For the second time in as many days, the House has rejected a measure brought to the floor, a sign that the new Republican leadership is still learning the ropes when it comes to counting — and keeping — vote counts on the floor.
The House Wednesday rejected a proposal that would have returned nearly $180 million that was overpaid to the United Nations back to the United States, just one day after it also rejected a partial extension of the Patriot Act.
Illinois freshman Rep. Bobby Schilling, a Republican who voted against the Patriot Act extension but for the U.N. bill, said that next time leadership needs to be more careful ensuring they have the votes before bringing bills to the floor.
“They’ll make sure we’ve got all the info before it comes up for a vote,” Schilling said.
On the Patriot Act vote, he said there was not enough time given for debate.
“We only had 45 minutes of debate and I wasn’t comfortable with a party line vote,” Schilling said. “We want to make sure anything we’re voting on we know darn well what’s in it.”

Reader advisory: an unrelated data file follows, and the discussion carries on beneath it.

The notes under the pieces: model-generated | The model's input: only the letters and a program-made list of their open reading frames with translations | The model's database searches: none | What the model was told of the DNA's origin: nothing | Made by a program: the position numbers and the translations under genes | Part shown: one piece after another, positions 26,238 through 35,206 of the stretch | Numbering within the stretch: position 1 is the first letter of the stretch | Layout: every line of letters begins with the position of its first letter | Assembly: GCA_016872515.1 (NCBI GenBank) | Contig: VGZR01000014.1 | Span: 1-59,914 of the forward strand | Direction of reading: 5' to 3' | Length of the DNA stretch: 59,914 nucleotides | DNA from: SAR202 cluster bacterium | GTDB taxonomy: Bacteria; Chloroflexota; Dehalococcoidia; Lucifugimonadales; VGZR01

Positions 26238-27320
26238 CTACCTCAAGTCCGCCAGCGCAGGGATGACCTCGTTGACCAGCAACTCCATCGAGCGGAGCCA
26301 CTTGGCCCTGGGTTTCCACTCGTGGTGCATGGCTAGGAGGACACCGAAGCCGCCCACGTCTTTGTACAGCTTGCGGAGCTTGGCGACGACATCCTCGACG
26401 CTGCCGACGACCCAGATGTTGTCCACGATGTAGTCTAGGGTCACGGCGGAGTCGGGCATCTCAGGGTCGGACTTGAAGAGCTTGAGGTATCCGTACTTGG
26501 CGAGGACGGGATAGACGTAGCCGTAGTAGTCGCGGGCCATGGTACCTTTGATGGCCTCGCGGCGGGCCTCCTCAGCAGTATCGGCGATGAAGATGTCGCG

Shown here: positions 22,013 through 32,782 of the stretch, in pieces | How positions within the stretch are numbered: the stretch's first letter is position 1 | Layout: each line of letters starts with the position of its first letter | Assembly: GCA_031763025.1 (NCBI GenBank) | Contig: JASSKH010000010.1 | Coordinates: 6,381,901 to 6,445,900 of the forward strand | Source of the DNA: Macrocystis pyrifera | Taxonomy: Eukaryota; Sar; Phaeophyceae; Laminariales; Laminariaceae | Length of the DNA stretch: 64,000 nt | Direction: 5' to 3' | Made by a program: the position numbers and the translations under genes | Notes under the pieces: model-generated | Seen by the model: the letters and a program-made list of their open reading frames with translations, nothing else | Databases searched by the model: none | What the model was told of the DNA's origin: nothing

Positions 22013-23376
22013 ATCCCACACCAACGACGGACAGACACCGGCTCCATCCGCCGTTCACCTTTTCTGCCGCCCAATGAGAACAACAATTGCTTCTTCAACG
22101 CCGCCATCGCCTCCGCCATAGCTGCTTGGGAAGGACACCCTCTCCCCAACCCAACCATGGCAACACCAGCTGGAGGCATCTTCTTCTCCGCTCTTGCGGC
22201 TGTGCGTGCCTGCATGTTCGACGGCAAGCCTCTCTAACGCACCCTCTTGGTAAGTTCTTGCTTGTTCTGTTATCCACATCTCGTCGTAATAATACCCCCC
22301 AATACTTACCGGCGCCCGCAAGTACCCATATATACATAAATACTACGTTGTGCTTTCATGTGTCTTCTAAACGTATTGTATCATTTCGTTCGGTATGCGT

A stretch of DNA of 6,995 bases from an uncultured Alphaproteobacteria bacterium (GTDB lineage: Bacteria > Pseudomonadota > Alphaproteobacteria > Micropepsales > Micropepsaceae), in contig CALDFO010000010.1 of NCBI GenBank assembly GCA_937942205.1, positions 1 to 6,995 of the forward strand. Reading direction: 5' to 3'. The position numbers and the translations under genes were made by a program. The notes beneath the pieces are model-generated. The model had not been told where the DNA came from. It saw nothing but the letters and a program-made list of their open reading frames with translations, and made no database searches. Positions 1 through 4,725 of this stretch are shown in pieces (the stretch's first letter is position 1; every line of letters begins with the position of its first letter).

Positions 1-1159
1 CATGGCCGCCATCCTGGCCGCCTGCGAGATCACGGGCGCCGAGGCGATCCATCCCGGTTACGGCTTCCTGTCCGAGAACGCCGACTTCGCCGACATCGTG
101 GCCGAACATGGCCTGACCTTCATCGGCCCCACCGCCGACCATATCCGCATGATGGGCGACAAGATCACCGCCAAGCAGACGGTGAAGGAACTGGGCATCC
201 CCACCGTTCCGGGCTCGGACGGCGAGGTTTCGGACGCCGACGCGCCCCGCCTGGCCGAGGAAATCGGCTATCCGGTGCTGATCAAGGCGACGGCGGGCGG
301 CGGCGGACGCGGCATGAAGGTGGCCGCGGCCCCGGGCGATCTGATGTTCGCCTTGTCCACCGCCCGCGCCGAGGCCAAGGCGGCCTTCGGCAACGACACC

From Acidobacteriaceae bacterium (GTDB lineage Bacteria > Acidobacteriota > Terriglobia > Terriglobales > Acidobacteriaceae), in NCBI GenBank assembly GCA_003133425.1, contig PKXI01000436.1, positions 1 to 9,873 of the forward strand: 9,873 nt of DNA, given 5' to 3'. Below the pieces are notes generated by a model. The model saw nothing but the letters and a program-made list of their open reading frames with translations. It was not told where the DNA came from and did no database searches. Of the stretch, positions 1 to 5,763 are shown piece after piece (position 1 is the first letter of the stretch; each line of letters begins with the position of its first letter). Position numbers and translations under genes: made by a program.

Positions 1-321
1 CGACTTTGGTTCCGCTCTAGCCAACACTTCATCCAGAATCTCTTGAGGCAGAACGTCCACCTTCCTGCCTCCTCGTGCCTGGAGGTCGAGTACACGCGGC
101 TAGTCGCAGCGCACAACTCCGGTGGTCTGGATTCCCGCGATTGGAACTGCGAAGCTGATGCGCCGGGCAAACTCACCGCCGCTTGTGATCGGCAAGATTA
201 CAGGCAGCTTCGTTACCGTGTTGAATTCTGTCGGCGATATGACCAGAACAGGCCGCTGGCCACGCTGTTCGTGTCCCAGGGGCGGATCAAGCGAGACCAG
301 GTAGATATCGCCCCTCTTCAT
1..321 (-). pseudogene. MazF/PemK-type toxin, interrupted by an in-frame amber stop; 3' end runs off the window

When pressed before the U.N. vote about why Republican leadership would bring bills to the floor using the suspension method if they did not have the votes, House Speaker John Boehner said, “we’re not going to be perfect every day.”
The votes were taken using a procedural method traditionally used to pass uncontroversial bills that requires two-thirds of the House’s approval, and allows the bills to bypass hurdles that can slow the process.
Unlike Tuesday’s Patriot Act vote in which more than two dozen Republicans voted against their leadership, just two members of the GOP caucus voted against the UN measure on Wednesday. Wide Democratic support was needed for the bill to pass, but only 23 Democrats voted with the GOP.
Jonathan Strong contributed to this report.